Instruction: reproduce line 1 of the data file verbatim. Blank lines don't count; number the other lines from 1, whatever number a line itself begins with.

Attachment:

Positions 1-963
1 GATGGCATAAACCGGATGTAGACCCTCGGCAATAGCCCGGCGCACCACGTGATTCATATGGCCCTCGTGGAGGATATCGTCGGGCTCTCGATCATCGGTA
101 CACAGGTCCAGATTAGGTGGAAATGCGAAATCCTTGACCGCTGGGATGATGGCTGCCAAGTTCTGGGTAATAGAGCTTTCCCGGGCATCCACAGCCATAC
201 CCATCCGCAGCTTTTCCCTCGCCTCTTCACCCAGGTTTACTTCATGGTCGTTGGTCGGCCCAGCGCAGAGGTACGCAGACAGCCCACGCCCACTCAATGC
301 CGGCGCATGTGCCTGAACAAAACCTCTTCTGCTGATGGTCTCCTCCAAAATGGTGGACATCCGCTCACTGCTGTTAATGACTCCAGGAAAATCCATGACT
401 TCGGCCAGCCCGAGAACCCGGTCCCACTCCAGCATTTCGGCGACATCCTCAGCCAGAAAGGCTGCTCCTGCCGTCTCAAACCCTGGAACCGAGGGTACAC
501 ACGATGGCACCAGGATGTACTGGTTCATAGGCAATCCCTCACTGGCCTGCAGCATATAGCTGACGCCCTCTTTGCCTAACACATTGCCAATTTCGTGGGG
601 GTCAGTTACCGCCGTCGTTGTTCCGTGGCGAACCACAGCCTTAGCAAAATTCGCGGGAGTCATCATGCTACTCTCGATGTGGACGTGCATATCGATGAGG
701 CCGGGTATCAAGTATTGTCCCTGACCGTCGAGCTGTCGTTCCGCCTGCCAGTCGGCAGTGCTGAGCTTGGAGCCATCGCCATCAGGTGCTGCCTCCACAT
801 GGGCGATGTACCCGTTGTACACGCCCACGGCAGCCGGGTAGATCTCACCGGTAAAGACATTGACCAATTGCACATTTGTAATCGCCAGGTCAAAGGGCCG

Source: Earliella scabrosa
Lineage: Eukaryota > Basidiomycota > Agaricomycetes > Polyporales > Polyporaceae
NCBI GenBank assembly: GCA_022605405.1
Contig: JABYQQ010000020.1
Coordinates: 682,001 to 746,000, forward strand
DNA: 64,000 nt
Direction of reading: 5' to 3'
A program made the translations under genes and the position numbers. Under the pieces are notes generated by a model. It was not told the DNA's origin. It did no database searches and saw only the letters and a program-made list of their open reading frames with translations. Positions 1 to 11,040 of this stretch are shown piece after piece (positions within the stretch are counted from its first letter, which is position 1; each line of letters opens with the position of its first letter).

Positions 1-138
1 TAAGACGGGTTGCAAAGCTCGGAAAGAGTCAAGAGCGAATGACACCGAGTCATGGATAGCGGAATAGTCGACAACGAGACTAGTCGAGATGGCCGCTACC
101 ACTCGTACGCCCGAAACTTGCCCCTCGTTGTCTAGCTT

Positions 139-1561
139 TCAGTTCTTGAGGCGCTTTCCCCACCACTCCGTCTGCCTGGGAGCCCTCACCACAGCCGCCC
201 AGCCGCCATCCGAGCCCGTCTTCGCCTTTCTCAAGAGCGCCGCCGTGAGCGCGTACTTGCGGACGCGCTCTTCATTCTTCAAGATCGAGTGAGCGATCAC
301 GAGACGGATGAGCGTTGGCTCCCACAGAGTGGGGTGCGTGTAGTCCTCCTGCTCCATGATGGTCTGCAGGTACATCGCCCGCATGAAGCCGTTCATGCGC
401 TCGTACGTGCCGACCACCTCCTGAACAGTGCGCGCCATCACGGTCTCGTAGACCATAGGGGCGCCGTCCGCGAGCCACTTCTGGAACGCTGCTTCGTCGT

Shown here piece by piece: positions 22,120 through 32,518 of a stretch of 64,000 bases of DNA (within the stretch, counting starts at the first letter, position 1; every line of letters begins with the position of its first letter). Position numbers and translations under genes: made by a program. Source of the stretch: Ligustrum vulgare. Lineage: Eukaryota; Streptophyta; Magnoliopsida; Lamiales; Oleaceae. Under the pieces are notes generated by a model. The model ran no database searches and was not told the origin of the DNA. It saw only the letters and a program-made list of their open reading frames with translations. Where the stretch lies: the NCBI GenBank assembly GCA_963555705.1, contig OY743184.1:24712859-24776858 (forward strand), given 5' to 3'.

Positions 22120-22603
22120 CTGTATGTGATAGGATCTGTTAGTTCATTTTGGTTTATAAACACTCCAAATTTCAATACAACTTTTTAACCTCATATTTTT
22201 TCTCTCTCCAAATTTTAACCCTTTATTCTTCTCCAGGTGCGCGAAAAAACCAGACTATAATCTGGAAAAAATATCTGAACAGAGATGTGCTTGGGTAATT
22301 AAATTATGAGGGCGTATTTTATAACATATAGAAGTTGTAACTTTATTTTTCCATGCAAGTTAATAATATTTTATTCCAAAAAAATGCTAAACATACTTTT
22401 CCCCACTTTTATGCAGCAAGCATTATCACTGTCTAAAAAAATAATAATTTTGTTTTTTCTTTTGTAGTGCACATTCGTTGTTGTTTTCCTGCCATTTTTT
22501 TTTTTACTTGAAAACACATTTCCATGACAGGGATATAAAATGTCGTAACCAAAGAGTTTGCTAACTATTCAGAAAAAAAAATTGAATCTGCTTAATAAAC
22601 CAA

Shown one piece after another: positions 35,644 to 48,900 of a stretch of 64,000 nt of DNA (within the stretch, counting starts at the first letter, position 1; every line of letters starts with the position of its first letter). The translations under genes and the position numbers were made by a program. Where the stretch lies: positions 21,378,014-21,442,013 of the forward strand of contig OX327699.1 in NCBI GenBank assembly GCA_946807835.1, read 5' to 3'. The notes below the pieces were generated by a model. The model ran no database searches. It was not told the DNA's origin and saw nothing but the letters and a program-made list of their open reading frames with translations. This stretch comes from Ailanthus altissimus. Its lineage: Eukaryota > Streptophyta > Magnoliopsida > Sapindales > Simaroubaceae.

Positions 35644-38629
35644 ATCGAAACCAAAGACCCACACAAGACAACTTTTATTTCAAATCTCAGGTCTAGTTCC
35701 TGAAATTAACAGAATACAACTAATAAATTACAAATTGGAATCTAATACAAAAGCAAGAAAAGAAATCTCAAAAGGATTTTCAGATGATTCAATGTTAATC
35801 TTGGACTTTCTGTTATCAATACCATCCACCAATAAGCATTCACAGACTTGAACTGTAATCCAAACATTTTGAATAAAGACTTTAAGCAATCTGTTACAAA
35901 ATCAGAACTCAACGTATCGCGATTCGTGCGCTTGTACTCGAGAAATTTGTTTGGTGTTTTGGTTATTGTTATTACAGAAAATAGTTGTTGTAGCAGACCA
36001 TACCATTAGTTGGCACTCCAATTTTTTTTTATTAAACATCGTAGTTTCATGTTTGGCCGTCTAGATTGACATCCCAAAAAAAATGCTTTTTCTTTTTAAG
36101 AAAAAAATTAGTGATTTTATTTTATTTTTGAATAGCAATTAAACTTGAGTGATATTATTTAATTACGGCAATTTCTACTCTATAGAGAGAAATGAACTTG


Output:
Positions 1-963